Thailand 1997 Impression – BANGKOK POST – Article 4 of 5
Summary: this series of 5 articles are from the copy of the Bangkok Post I’ve held on to for 20 years. The morning of Sunday 15 June, 1997 I boarded a flight at Changi Airport in Singapore to fly to Bangkok’s Don Muang Airport. It was my first trip ever to Thailand. On the plane I was given a copy of that day’s edition of the Bangkok Post. I’ve saved a memorable section of that paper for these past 20 years.
This fourth (of 5) articles is another of the stories featured that day in the paper. It is an accompany article, to the main topic of discussion, that briefly outlines the science of tissue replacement in development 20 years ago.
His company’s artificial skin, “Integra”, has already helped hundreds of severely burned people recover with fewer scars and complications than traditional skin grafts.
Now George W. McKinney III has his sights on bigger challenges — reconstructive and cosmetic surgery for old wounds, nerve regeneration and even technology to make the body grow new organs.
“We’re talking about using the body as the manufacturing facility” for damaged or failing parts, said McKinney. “It isn’t the bionic man. It isn’t a replacement part. It’s your own part.”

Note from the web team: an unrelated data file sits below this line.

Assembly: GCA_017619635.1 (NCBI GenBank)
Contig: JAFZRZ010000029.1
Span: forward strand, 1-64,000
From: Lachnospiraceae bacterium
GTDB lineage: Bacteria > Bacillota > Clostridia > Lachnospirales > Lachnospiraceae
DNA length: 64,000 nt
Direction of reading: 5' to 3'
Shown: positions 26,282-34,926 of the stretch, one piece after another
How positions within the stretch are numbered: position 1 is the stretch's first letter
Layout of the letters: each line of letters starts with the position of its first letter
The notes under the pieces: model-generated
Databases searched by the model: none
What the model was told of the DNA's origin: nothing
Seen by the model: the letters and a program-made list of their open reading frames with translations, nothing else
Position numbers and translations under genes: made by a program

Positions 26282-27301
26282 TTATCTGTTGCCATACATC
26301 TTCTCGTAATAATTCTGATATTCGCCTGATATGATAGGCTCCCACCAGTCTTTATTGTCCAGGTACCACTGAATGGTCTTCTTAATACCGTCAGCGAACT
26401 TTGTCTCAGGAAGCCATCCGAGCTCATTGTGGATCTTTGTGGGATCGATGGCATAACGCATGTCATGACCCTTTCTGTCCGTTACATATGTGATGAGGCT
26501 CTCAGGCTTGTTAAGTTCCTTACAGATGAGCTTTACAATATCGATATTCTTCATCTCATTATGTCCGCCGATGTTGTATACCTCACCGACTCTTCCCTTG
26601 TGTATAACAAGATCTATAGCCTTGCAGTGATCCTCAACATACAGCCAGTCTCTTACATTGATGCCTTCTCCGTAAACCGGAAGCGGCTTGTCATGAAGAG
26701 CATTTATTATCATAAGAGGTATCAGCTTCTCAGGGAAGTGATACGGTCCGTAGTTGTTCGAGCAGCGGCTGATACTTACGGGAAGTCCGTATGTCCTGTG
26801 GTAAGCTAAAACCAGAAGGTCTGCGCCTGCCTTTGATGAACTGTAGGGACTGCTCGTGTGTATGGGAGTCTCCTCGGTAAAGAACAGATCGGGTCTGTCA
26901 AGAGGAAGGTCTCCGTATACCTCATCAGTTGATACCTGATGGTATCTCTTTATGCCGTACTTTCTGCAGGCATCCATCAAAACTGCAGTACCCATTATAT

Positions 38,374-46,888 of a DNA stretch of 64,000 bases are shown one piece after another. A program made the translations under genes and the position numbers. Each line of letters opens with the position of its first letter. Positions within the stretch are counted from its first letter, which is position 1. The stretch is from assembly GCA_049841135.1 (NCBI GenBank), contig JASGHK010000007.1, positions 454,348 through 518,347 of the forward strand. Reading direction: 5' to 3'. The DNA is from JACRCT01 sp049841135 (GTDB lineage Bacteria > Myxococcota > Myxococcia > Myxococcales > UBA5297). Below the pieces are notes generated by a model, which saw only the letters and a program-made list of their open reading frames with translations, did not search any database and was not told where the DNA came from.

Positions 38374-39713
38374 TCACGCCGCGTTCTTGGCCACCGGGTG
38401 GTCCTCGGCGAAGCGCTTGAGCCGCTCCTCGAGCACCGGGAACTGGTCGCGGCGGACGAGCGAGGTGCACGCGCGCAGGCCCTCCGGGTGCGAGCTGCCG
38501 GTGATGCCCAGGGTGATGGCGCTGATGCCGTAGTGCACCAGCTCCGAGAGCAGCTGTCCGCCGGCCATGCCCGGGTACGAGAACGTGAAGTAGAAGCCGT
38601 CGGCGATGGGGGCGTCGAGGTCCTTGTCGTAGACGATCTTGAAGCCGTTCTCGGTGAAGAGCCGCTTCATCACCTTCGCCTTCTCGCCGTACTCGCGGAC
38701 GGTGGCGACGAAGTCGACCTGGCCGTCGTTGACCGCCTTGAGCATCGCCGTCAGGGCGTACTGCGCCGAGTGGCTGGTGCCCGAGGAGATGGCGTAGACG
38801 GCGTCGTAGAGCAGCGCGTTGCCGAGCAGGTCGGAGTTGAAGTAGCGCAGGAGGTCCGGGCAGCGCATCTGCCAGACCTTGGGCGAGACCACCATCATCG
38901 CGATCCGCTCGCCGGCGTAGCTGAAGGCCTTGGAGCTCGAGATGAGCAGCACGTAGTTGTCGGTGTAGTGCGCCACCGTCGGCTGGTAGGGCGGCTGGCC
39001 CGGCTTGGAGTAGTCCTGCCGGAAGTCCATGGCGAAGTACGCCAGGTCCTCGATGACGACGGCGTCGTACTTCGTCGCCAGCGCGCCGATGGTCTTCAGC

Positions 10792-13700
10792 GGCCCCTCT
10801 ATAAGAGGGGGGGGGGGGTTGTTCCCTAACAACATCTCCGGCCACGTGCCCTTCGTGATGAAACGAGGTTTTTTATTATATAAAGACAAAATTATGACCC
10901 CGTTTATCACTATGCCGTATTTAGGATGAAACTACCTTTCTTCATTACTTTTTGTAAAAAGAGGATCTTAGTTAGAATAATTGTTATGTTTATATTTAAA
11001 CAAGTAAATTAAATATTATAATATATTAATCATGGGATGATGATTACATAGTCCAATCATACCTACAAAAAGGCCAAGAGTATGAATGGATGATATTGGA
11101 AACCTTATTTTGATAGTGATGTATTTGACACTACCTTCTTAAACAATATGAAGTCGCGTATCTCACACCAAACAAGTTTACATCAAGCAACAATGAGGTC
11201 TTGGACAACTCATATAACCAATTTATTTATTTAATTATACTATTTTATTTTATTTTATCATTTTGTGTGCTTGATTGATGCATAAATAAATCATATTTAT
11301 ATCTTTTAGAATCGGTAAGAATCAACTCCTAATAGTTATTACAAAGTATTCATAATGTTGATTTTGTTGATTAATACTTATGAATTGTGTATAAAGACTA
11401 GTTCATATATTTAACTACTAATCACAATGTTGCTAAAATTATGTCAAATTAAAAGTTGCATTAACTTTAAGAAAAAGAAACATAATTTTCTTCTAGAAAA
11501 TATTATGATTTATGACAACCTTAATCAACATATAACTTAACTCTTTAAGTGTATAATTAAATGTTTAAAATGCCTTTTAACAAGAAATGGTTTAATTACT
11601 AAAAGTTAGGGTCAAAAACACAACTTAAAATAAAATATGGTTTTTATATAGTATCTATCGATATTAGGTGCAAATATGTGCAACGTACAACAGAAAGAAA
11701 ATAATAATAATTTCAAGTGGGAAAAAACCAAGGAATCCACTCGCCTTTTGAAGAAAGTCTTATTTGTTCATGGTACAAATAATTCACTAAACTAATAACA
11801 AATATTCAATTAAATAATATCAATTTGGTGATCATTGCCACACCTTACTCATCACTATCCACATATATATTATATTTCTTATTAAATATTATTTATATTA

Through tissue engineering — manipulating patients’ own cells to make tissues and organs that don’t normally regrow the way they originally did — they’re developing methods for replacing and repairing heart valves, ears, the liver, the gastrointestinal tract, cartilage, blood vessels, bone marrow and more.
Advanced Tissue Sciences founder Gail Naughton is hoping for FDA approval by fall for the company’s permanent skin replacement for diabetic ulcers, deep wounds that can take more than a year to heal and cause some 55,000 limb amputations annually.
The California Company also is working on growing cartilage, which the body can’t regenerate, and blood vessels. And it has successfully transplanted into animals livers and parts of the gastrointestinal system grown from cells, Naughton said.
“We firmly believe that we’ll be able to grow every tissue and organ that might be needed for transplantation,” she said. – AP